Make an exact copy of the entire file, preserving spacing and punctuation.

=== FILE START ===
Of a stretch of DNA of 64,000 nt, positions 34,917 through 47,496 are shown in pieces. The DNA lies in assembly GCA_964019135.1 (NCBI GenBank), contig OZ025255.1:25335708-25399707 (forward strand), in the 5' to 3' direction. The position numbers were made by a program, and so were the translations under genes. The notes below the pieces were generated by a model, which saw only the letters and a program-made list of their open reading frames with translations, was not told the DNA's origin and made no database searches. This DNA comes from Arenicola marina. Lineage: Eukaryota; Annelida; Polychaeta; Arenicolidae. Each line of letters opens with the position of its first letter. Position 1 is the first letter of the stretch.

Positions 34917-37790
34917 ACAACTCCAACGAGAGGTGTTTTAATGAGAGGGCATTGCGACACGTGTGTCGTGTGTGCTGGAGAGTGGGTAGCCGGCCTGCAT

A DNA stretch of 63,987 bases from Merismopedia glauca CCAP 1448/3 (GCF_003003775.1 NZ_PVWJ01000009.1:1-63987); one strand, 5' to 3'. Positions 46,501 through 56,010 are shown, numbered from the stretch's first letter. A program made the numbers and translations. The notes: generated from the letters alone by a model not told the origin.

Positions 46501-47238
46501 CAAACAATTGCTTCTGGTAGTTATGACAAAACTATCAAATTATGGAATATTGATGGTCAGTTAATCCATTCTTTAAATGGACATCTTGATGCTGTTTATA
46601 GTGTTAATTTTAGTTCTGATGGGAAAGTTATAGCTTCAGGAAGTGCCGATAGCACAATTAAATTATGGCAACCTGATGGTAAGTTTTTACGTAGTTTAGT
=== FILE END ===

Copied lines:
Of a stretch of DNA of 64,000 nt, positions 34,917 through 47,496 are shown in pieces. The DNA lies in assembly GCA_964019135.1 (NCBI GenBank), contig OZ025255.1:25335708-25399707 (forward strand), in the 5' to 3' direction. The position numbers were made by a program, and so were the translations under genes. The notes below the pieces were generated by a model, which saw only the letters and a program-made list of their open reading frames with translations, was not told the DNA's origin and made no database searches. This DNA comes from Arenicola marina. Lineage: Eukaryota; Annelida; Polychaeta; Arenicolidae. Each line of letters opens with the position of its first letter. Position 1 is the first letter of the stretch.

Positions 34917-37790
34917 ACAACTCCAACGAGAGGTGTTTTAATGAGAGGGCATTGCGACACGTGTGTCGTGTGTGCTGGAGAGTGGGTAGCCGGCCTGCAT

A DNA stretch of 63,987 bases from Merismopedia glauca CCAP 1448/3 (GCF_003003775.1 NZ_PVWJ01000009.1:1-63987); one strand, 5' to 3'. Positions 46,501 through 56,010 are shown, numbered from the stretch's first letter. A program made the numbers and translations. The notes: generated from the letters alone by a model not told the origin.

Positions 46501-47238
46501 CAAACAATTGCTTCTGGTAGTTATGACAAAACTATCAAATTATGGAATATTGATGGTCAGTTAATCCATTCTTTAAATGGACATCTTGATGCTGTTTATA
46601 GTGTTAATTTTAGTTCTGATGGGAAAGTTATAGCTTCAGGAAGTGCCGATAGCACAATTAAATTATGGCAACCTGATGGTAAGTTTTTACGTAGTTTAGT